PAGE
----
If you get this at home with your cat, here’s how to stop a cat in heat from meowing and calm it.
1. Spay your cat
The one-stop shop for all problems of incessant cat meowing during their heat is to spay your cat. Spaying your cats means sterilizing them and effectively making them unable to go into heat.
This spaying act precludes them from building up the heat hormones that inspire their bouts of high-pitched cries and erratic behavior.
After spaying your cat, you can rule out sexual arousal and mating needs as the reason for their frequent crying and raised bums.
2. Keep her comfortable
Your cat can get very agitated and uncomfortable while she’s in heat due to the burst of hormones batting her out, and you can try to make her as comfortable as possible during this period.
Try placing a heat pack under the blanket she mostly snuggles up to, and you’ll give her some much-needed respite. The heat pack can help in soothing her and setting her at ease.
3. Give her your attention
Cats tend to become overly affectionate, energetic, and clingy during heat.
If they are not purring, kneading, or clawing away intensely at their litter box or your furniture, they’ll be all over your face, looking to engage you in feline frolicking.
You can calm your cat during this time by picking her up for a bit of fun and games, especially those interactive games that involve her “hunting,” during which she can use up all of her pent-up energy.
4. Keep her from going out
If you have a lot of male cat neighbors lurking visibly around your balconies or doors, your unspayed cat will meow loudly in a bid to draw their attention.
One way to put your cat off this scent is to stop her from seeing these potential mating partners.
Start by shutting your doors, pulling your blinds over low windows, and cutting your anxious cat from any view of what lies outside.
The cries may intensify shortly, followed by the urine spaying and the odd posturings, but she’ll likely tire out if she finds that her suitors are nowhere in sight.
5. Help her to relax
Your cat might need a little help to calm her nerves at the peak of her heat-inspired agitation, and this is where you come in.
Try giving her a vet-recommended anti-anxiety drug to give her temporary relief, and this might do the trick.
Another trick is to spray calmness-inducing pheromones like Feliway near her litter box or favorite spot so she can get cozy and stop meowing.
Why do female cat walk low to the ground and meowing
When the question of why do female cat walk low to the ground and meowing is being asked, You can put it down to the fact that they are in heat and are stressed, anxious, or excited, or are in pain and need medical help.
When cats are in heat, their bodies experience a drastic change that may leave them very energetic one moment and stressed out or anxious the next.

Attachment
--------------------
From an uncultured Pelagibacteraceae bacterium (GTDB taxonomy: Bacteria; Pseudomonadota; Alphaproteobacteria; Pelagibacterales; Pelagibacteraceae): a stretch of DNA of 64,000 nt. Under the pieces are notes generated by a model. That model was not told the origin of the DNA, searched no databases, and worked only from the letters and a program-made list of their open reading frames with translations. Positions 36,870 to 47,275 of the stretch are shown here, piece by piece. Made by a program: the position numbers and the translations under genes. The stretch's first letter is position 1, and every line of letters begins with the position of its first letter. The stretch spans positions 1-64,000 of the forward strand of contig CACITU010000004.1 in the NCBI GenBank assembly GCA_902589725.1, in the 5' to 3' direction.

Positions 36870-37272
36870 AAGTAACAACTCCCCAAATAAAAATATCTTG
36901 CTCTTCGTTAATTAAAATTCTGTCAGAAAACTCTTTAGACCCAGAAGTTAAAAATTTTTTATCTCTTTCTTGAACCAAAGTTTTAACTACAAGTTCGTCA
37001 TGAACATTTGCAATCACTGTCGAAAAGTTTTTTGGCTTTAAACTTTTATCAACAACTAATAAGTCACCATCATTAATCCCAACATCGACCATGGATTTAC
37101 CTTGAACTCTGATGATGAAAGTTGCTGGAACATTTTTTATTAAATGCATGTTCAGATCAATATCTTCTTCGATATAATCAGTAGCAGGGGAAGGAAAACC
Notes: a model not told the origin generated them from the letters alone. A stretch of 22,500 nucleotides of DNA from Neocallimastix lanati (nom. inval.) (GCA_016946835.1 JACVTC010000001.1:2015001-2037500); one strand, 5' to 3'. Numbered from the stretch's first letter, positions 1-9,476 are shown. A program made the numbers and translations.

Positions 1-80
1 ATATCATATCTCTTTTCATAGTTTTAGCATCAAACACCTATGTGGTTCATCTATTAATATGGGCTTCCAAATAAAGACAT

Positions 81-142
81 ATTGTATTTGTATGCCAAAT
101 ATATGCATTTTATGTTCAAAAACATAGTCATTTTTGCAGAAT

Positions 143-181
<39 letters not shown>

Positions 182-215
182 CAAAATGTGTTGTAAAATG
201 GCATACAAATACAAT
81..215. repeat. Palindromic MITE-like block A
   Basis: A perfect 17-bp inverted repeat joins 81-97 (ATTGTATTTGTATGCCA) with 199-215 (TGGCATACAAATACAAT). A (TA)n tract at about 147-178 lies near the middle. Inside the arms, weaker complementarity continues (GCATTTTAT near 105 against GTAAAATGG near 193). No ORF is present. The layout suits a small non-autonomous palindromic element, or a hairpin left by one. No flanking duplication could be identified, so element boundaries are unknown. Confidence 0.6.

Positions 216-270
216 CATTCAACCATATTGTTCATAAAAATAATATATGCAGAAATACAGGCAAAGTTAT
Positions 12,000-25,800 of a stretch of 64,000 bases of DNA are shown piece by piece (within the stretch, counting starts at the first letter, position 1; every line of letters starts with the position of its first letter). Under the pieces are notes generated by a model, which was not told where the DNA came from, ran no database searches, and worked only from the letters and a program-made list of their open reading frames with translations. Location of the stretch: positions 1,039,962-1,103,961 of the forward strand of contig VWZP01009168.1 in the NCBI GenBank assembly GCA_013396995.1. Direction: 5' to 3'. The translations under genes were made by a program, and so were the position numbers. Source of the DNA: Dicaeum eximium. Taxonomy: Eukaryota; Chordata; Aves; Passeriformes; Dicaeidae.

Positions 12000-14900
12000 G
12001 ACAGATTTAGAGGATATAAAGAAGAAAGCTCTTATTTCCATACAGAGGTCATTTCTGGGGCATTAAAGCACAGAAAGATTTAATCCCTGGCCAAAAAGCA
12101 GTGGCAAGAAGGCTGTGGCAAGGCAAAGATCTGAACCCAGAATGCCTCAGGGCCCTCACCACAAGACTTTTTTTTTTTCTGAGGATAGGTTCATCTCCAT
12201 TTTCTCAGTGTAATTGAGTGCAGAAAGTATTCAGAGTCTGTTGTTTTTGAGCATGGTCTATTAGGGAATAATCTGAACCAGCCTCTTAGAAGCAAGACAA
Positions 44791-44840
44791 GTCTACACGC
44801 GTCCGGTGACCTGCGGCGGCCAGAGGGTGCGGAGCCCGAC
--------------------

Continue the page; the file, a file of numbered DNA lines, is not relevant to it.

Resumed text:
Their coping style may lead them to walk low to recondition their body.
Other than this, sicknesses like arthritis, abdominal pains, Urinary tract infections, and other illnesses can cause them to behave this way.
How can you tell if a cat is in pain?
There are many signs that show your cat is in pain, and they mainly vary according to the cause of the pain.
Most times, they may be meowing and yowling loudly, drooling, arching their backs, tucking their bellies, and sleeping frequently.
Other times, your cat may reduce grooming and socializing, experience decreased appetite, and become more aggressive.
If you observe your cat displaying any of these symptoms, you’ll need to take them to see a vet to diagnose the cause of the sickness.
If you see your cat trembling or showing terseness, she may suffer from abdominal weakness, and if she limps or lays on the ground frequently, it may be down to arthritis.
Why do cats arch their backs?
Cats arch their backs for different reasons, mostly due to their natural response to the events in their environment or a conditioning of their bodies.
You can find your cat arching its back after waking up from a nap to stretch its “sleepy muscle.” This stretching posture extends their back upwards, with their tail end raised to an arch.
If this arching of their back is quickly followed by their body and tail hairs standing unanimously, your cat may be reacting to a perceived threat and is trying to put up a good show.
Your cat will take this pose while presenting an imposing front that will hopefully scare away the danger.
Another reason your cat might be stretching its back may be that it is making its best effort to stretch out a limp or a weakness in its joints.
Why does my cat lift her bum up
Cats lift their bums for several reasons, depending on who they are showing it to.
If they are showing their raised bums to a fellow male cat, chances are that she is in heat and is trying to entice a potential mating partner or that they are just exchanging feline pleasantries.
If she raises her bum at you, you can narrow the cause down to a few reasons.
For starters, she might be greeting you after a long time out and is luring you to play with her. Other times, she expects you to help her scratch an itch or take out fleas on her skin.
It could also be her means to mark you with her scent to tell other cats that she is in charge and that you are her only buddy around the house.